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# Route1

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### Route1

1. 1. Routing and Switching Fabrics <ul><li>Outline </li></ul><ul><ul><li>Link state routing </li></ul></ul><ul><ul><li>Link weights </li></ul></ul><ul><ul><li>Switching Fabrics </li></ul></ul>
2. 2. Intradomain Routing Summary <ul><li>Intradomain routing protocols determine how forwarding tables are maintained in routers </li></ul><ul><ul><li>Least cost algorithms </li></ul></ul><ul><li>Distance vector routing </li></ul><ul><ul><li>Algorithm based on building forwarding table by distributing vector of distances to neighbors </li></ul></ul><ul><ul><li>Completely distributed and based only on knowledge of immediate neighbors </li></ul></ul><ul><ul><li>Known to converge under static conditions </li></ul></ul><ul><ul><li>Count to infinity problem </li></ul></ul><ul><ul><li>Limited network diameter </li></ul></ul>
3. 3. Link State (Dijkstra’s algorithm,OSPF) <ul><li>Find SP from a given node by sending path data to all nodes and developing paths in order of increasing length </li></ul><ul><li>Strategy </li></ul><ul><ul><li>Route calculation is based on sum of all accumulated link state information </li></ul></ul><ul><ul><li>All nodes forward all information to all directly connected links </li></ul></ul><ul><li>Link State Packet (LSP) – created by each node </li></ul><ul><ul><li>id of the node that created the LSP </li></ul></ul><ul><ul><li>cost of the link to each directly connected neighbor </li></ul></ul><ul><ul><li>sequence number (SEQNO) </li></ul></ul><ul><ul><li>time-to-live (TTL) for this packet </li></ul></ul>
4. 4. Link State contd. <ul><li>Send out LSP based on timer and triggers </li></ul><ul><li>Timer should be coarse grained </li></ul><ul><li>Seqno’s do not wrap around </li></ul><ul><ul><li>Since when routers reboot – they start at seqno 0 </li></ul></ul><ul><ul><li>64 bit field </li></ul></ul><ul><li>Routing table is not computed until LSP’s from all nodes have been received </li></ul>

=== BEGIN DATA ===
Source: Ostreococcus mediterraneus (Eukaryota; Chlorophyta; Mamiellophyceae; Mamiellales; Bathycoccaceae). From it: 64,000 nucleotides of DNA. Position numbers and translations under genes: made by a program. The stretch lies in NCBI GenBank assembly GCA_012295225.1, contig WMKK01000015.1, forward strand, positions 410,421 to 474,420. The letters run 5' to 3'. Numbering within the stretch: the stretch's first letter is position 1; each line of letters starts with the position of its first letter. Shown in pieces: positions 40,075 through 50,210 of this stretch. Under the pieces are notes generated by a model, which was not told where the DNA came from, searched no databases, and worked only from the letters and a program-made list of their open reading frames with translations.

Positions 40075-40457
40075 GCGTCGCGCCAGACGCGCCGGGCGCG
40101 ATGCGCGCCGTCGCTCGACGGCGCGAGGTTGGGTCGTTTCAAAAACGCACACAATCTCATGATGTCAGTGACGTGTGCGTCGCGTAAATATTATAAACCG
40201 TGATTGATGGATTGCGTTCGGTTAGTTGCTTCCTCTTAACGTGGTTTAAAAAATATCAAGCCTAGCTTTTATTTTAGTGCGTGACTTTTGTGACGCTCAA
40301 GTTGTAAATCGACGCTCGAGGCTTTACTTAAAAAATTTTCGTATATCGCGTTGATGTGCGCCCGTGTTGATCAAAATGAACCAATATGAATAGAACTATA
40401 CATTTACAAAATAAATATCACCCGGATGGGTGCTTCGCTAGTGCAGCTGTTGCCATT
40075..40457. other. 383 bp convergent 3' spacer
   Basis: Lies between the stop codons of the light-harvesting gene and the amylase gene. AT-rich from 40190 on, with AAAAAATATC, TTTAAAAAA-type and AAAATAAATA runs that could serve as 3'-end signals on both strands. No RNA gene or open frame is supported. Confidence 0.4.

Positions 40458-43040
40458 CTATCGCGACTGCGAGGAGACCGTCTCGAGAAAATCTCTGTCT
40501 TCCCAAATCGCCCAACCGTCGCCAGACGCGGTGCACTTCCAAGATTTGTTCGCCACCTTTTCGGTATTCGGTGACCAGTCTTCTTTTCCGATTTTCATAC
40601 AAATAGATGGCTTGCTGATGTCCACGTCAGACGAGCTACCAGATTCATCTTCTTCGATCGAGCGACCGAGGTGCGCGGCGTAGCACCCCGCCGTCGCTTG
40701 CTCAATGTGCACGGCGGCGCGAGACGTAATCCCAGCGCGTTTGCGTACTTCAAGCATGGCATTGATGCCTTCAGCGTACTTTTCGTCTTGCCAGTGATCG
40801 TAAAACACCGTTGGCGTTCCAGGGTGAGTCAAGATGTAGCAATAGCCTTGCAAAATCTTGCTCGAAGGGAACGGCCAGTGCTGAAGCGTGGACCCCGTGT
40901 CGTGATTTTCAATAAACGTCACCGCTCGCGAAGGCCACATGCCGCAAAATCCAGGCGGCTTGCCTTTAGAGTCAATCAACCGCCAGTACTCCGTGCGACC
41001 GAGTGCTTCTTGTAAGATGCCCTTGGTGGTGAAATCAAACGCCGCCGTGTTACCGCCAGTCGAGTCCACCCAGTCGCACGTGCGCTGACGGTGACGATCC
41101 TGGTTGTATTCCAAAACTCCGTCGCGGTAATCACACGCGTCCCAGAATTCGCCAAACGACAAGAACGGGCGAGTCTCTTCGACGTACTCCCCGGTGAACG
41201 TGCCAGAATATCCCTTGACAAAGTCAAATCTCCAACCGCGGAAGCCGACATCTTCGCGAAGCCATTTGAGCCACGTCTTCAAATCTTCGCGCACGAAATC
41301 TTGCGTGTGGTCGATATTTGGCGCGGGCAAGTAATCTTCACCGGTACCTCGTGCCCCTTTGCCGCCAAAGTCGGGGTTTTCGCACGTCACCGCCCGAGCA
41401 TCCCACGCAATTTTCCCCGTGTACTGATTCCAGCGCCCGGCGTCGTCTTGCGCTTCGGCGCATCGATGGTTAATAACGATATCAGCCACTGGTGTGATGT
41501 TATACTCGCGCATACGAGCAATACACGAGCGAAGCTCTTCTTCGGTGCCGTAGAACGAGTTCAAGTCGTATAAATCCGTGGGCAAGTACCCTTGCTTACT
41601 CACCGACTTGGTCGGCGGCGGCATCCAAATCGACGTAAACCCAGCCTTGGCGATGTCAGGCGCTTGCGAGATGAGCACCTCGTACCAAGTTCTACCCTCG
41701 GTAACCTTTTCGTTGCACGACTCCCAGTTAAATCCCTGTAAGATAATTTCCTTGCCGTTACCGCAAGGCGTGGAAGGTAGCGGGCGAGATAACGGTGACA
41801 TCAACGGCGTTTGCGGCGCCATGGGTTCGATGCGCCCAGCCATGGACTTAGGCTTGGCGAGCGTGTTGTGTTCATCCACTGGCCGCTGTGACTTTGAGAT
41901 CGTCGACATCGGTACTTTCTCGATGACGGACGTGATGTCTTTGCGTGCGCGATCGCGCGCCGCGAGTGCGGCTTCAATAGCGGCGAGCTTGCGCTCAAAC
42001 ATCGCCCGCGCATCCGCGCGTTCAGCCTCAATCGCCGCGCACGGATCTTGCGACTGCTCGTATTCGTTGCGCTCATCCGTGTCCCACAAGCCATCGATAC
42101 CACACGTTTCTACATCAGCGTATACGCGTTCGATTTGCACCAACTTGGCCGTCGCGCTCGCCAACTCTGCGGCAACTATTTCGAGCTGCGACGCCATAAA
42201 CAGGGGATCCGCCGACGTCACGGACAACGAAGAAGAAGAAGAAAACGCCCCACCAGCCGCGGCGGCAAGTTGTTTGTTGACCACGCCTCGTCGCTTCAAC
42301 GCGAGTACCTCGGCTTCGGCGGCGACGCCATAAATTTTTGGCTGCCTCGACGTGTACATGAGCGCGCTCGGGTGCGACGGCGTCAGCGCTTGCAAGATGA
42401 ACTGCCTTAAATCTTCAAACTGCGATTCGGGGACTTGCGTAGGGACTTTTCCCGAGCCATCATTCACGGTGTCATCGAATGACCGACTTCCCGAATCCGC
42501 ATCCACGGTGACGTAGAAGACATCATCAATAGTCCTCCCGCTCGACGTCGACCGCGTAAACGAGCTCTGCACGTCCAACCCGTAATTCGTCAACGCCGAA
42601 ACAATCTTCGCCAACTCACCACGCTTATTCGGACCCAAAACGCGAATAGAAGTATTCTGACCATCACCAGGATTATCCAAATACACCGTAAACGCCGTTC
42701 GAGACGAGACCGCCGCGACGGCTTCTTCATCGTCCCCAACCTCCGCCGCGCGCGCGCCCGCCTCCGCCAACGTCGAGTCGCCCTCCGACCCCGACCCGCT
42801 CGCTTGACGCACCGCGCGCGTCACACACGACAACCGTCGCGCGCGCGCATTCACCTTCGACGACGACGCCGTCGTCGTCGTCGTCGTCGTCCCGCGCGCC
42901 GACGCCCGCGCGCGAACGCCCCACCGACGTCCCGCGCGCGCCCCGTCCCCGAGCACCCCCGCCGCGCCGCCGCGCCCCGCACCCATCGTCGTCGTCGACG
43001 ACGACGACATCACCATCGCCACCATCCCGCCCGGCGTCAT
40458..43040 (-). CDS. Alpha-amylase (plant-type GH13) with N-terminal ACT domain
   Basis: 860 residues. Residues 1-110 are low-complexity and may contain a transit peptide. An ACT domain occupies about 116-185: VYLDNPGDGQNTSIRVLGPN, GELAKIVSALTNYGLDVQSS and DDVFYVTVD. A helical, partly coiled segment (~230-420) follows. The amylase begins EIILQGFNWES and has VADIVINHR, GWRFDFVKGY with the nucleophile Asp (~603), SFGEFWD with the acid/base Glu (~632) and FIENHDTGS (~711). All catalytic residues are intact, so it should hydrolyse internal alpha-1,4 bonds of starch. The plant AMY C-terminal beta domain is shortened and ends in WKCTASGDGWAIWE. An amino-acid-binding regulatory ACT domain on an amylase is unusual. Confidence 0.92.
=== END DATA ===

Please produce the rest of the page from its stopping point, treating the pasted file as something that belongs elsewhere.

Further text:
5. 5. Route Calculation <ul><li>Dijkstra’s shortest path algorithm </li></ul><ul><li>Let </li></ul><ul><ul><li>N denotes set of nodes in the graph </li></ul></ul><ul><ul><li>l ( i , j ) denotes non-negative cost (weight) for edge ( i , j ) </li></ul></ul><ul><ul><li>s denotes this node </li></ul></ul><ul><ul><li>M denotes the set of nodes incorporated so far </li></ul></ul><ul><ul><li>C ( n ) denotes cost of the path from s to node n </li></ul></ul><ul><li>M = { s } </li></ul><ul><li>for each n in N - { s } </li></ul><ul><ul><li>C ( n ) = l ( s , n ) /* Costs of directly connected nodes */ </li></ul></ul><ul><li>while ( N != M ) </li></ul><ul><ul><li>M = M union { w } such that C ( w ) /* Add a node */ </li></ul></ul><ul><ul><li>is the minimum for all w in ( N - M ) </li></ul></ul><ul><ul><li>for each n in ( N - M ) /* Recalculate costs */ </li></ul></ul><ul><ul><ul><li>C ( n ) = MIN( C ( n ), C ( w ) + l ( w, n )) </li></ul></ul></ul>
6. 6. Example <ul><li>Itrn M B Path C Path D Path E Path F Path G Path </li></ul><ul><li>1 {A} 2 A-B 5 A-C 1 A-D Inf. Inf. 1 A-G </li></ul><ul><li>2 {A,D} 2 A-B 4 A-D-C 1 A-D 2 A-D-E Inf. 1 A-G </li></ul><ul><li>3 {A,D,G} 2 A-B 4 A-D-C 1 A-D 2 A-D-E Inf. 1 A-G </li></ul><ul><li>4 {A,B,D,G} 2 A-B 4 A-D-C 1 A-D 2 A-D-E Inf. 1 A-G </li></ul><ul><li>5 {A,B,D,E,G} 2 A-B 3 A-D-E-C 1 A-D 2 A-D-E 4 A-D-E-F 1 A-G </li></ul><ul><li>6 {A,B,C,D,E 2 A-B 3 A-D-E-C 1 A-D 2 A-D-E 4 A-D-E-F 1 A-G </li></ul><ul><li> G} </li></ul><ul><li>7 {A,B,C,D,E 2 A-B 3 A-D-E-C 1 A-D 2 A-D-E 4 A-D-E-F 1 A-G </li></ul><ul><li> F,G} </li></ul>D G A B C E F 5 1 1 1 2 1 3 5 2 2 3
7. 7. Link State Routing Summary <ul><li>One of the oldest algorithm for routing </li></ul><ul><li>Finds SP by developing paths in order of increasing length </li></ul><ul><ul><li>Requires each node to have complete information about the network </li></ul></ul><ul><ul><li>Nodes exchange information with all other nodes in the network </li></ul></ul><ul><ul><li>Known to converge quickly under static conditions </li></ul></ul><ul><ul><li>Does not generate much network traffic </li></ul></ul><ul><li>Other possible routing algorithms? </li></ul>